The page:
Veganism and Eating Disorders

When I went vegan my therapist asked me whether it was my decision or that of the eating disorder.

In all honesty, I didn’t really know. I remember the day I decided to stop eating meat. I remember explaining to family that I no longer enjoyed meat and thus didn’t see the need to eat it.

I cut out meat. And then I removed all diary and other animal products from my diet. Before I knew it I was cutting out different types of fruits and vegetables. My reasoning: I didn’t like the texture. It was in that moment that I realised that going vegetarian, and later vegan, were all manifestations of my eating disorder.

The eating disorder mind is very manipulative because it’s really unwell, it’s not a healthy brain that thinks rationally, so it’s always looking for validation to maintain disordered thoughts and behaviours.

Renee McGregor, dietician

When you have an eating disorder, you have an unhealthy relationship with food. I think about food all the type: what I’m going to eat, when I have to eat, how to reduce the calories I consume, etc. My brain is constantly being bombarded with ways to control and restrict what I eat, something that veganism helps me achieve.

While I believed that I became vegan for ethical reasons, I soon realised that I became vegan to hide my constant need to restrict and control what I ate. I am not saying veganism causes eating disorders. Eating disorders are complex psychological conditions that are caused by a combination of psychological, social and biological factors. However, veganism made it easier because the eating disorder aimed to control what I ate and restrict without question.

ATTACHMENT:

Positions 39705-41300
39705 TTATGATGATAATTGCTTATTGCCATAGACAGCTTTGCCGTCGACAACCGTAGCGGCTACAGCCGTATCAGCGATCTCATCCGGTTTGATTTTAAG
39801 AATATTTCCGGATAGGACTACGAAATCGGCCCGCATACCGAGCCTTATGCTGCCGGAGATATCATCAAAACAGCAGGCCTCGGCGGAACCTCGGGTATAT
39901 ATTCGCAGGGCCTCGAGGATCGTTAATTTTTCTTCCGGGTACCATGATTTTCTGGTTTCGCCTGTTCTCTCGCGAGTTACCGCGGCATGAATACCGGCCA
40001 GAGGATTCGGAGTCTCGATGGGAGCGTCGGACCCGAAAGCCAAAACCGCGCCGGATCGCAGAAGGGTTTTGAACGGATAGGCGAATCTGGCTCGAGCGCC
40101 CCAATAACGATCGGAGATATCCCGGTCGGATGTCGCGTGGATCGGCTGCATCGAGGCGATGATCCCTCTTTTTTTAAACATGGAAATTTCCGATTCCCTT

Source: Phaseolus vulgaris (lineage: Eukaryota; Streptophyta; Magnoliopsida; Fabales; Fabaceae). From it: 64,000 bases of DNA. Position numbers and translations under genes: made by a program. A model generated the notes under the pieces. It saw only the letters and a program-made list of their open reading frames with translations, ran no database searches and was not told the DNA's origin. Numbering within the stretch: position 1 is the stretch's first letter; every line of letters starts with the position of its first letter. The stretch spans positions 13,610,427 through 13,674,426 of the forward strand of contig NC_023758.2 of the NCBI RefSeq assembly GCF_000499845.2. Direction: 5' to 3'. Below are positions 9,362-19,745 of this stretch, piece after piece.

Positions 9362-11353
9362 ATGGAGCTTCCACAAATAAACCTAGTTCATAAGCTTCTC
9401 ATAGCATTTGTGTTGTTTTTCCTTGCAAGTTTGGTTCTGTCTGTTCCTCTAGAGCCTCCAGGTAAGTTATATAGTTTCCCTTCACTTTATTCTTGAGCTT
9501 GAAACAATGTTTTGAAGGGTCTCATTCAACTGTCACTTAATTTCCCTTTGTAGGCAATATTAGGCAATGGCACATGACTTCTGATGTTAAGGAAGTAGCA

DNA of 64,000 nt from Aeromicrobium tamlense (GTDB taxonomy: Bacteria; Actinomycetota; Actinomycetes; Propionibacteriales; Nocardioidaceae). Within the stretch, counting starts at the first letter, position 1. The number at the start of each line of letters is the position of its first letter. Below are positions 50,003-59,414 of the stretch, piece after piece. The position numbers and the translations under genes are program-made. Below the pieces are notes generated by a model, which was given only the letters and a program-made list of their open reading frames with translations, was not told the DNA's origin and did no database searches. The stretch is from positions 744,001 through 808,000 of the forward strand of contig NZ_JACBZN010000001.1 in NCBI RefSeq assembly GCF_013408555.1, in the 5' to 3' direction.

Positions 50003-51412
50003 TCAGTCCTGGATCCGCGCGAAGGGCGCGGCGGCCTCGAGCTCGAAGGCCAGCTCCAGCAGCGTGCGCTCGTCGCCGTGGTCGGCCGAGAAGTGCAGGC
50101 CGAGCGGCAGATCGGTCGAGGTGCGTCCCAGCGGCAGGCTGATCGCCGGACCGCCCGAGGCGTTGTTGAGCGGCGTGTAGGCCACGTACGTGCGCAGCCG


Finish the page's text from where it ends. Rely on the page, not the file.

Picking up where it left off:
In her article Veganism and Eating Disorders: Facts and Fiction, Taylor Wolfram states that one can tell if a vegan has an eating disorder when they “…refuse to eat the vegan versions of what I like to call “fun foods.” This may include pizza, burgers, cheese, ice cream and baked goods.” In this instance veganism can no longer be used as an excuse to restrict, exposing the fear of weight gain and desire to restrict.

I am no longer in denial about having an eating disorder. And although at times being vegan can aid my eating disorder, I cannot ignore the many ways in which it has helped me.

I’m in a constant state of recovery; reminding myself that food is not the enemy.